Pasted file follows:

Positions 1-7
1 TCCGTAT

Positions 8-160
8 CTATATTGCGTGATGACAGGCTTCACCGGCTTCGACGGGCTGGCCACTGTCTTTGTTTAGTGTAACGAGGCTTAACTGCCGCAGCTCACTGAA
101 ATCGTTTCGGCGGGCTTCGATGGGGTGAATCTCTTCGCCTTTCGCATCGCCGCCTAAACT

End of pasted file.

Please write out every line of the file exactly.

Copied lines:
Positions 1-7
1 TCCGTAT

Positions 8-160
8 CTATATTGCGTGATGACAGGCTTCACCGGCTTCGACGGGCTGGCCACTGTCTTTGTTTAGTGTAACGAGGCTTAACTGCCGCAGCTCACTGAA
101 ATCGTTTCGGCGGGCTTCGATGGGGTGAATCTCTTCGCCTTTCGCATCGCCGCCTAAACT